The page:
Bird, the electric scooter company whose two-wheeled vehicles are becoming an increasing presence across American cities like San Jose, Nashville and Austin, decided to go the animation route for its first brand film.
This video, which marks Bird’s first-ever brand film, is meant to imagine a city that’s centered less around cars and more around the people who inhabit it, according to a Bird spokesperson. Its debut coincides with the redesign of Bird’s website, which became sleeker and more streamlined.
“Bird’s first brand film shines a light on our mission: to provide an environmentally-friendly transportation alternative that allows everyone to be free from traffic and pollution,” said Pelun Chen, Bird’s head of design. “The film reimagines what a city could look like if it’s built around people and not cars.”
The 1-minute 41-second long clip, created in partnership with film and animation studio Not to Scale, opens with a man driving and painting lines down the side of a crowded street. At first, his journey is pleasant—that is, until drivers lay on their horns, congestion builds up and exhaust fills the air. At one point, a honk startles him so much that his vehicle swerves into traffic, painting a line where there shouldn’t be one.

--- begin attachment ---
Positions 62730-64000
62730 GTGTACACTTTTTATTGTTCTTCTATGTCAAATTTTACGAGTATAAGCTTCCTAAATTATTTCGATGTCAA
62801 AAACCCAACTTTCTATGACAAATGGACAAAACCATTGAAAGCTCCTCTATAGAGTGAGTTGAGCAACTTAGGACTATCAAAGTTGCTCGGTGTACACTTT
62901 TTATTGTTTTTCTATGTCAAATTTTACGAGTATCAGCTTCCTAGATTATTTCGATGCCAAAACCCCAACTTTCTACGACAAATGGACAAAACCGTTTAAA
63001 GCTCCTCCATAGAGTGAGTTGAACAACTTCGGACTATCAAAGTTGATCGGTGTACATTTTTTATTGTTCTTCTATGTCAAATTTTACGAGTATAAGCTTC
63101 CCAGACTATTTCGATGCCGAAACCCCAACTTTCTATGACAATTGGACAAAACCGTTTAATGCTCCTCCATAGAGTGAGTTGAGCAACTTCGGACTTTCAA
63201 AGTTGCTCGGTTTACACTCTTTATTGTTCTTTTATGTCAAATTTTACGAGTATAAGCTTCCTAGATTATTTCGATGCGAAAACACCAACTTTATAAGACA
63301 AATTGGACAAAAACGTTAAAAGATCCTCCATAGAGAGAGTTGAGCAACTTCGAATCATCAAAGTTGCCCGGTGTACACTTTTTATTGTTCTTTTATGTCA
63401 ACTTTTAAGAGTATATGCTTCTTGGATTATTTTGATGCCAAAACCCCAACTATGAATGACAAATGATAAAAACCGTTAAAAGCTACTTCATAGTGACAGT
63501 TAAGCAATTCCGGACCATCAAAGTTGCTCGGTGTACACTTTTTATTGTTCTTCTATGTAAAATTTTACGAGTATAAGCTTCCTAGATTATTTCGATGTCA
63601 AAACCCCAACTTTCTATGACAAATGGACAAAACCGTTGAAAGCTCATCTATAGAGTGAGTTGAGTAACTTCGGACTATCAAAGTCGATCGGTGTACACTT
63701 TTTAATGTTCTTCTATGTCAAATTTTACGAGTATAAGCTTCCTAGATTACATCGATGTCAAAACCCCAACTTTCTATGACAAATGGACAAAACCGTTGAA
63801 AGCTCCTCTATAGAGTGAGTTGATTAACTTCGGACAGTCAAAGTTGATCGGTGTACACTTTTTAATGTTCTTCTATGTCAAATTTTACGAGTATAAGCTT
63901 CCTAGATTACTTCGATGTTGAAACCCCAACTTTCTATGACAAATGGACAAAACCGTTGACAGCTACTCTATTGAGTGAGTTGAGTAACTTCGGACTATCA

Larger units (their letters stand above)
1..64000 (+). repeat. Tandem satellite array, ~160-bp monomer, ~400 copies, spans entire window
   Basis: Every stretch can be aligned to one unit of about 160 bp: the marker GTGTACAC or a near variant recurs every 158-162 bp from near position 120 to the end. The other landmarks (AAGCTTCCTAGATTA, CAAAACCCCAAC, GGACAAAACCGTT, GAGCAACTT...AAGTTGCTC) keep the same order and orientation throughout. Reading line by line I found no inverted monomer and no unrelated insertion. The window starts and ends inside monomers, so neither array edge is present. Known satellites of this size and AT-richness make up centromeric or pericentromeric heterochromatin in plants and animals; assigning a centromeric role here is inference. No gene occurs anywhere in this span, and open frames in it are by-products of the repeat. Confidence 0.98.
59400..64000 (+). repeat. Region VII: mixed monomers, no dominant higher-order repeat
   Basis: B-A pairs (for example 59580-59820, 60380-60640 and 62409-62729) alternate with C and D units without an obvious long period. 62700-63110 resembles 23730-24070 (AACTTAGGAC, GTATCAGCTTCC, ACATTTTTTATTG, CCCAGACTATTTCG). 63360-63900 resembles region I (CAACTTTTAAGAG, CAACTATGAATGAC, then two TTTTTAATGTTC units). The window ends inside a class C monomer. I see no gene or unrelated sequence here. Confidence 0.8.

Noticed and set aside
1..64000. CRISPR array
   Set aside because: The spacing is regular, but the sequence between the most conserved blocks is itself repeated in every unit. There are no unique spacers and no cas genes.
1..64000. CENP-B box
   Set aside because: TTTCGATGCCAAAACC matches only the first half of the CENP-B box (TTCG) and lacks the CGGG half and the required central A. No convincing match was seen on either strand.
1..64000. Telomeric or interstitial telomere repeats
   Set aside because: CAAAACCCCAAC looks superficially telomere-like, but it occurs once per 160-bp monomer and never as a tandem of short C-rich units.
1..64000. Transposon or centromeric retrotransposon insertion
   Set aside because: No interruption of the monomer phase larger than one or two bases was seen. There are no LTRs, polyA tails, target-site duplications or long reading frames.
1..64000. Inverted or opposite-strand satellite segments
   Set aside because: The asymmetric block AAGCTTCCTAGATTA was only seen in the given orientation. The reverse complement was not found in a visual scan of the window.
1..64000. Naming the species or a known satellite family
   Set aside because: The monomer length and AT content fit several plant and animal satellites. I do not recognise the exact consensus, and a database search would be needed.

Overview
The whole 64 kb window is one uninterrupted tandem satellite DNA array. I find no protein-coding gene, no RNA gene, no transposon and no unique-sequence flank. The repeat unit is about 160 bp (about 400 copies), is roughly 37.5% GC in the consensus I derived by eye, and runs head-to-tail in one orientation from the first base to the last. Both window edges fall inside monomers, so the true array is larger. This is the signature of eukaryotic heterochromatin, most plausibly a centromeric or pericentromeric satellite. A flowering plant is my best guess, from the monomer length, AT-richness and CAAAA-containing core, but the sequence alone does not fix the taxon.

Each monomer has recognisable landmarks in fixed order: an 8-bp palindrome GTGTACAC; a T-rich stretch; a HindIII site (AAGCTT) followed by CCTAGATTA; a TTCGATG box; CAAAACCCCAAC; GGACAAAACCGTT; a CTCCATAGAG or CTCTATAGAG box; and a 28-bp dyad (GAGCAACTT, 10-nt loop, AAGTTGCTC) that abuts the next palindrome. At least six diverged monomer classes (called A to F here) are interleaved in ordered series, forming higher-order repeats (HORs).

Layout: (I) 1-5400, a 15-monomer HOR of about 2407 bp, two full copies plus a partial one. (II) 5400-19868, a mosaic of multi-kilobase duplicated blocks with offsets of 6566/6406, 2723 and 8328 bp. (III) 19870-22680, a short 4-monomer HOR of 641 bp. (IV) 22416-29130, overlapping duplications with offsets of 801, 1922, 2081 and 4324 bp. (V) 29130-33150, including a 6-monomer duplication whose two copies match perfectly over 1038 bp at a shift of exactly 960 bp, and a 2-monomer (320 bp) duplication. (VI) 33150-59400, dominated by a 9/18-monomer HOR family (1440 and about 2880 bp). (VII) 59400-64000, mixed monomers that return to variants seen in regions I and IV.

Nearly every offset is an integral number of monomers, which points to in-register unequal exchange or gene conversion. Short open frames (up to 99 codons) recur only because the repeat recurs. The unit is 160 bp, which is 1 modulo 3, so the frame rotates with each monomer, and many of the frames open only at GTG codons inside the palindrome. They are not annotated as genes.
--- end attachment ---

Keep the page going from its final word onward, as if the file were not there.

As the man gets off the vehicle and paints over the line, exasperated look on his face and coughing from the exhaust fumes, a bell dings. He looks up toward the source of the sound, which is much more pleasant than the honking and transitions into the background chorus, and sees a group of people driving past on Bird scooters.
Comparing the smiling scooter riders with the cars stuck in gridlock, the man balls his fists, his anger growing. Inspired, he hops back onto his vehicle and paints a traffic line through the middle of the intersection, giving the scooters full reign of the road.
The scene pans toward the sky as the tagline forms: “Be free from traffic. Be free from pollution. Be free.”
Bird, which has been lauded as an Uber-like provider of electric scooters, is expanding quickly, currently operating in over 100 cities across the world. According to a spokesperson, Bird’s primary objective is to serve as a replacement for those quick car trips, which Bird dubs as “the last mile.”
The company has met some resistance from local governments along the way. Just a few weeks ago, the company dropped 100 scooters in downtown Palm Springs, only to have the city confiscate them, as the electric scooters were illegal per the city’s municipal code, according to KESQ News Channel 3. They’ve also been denied permits to operate in cities like San Francisco and have been ordered out of cities such as Birmingham, Ala. in the past.
However, if the experience of riding the scooters is as blissful as the brand’s film makes it out to be, it may be difficult to stave off the demand.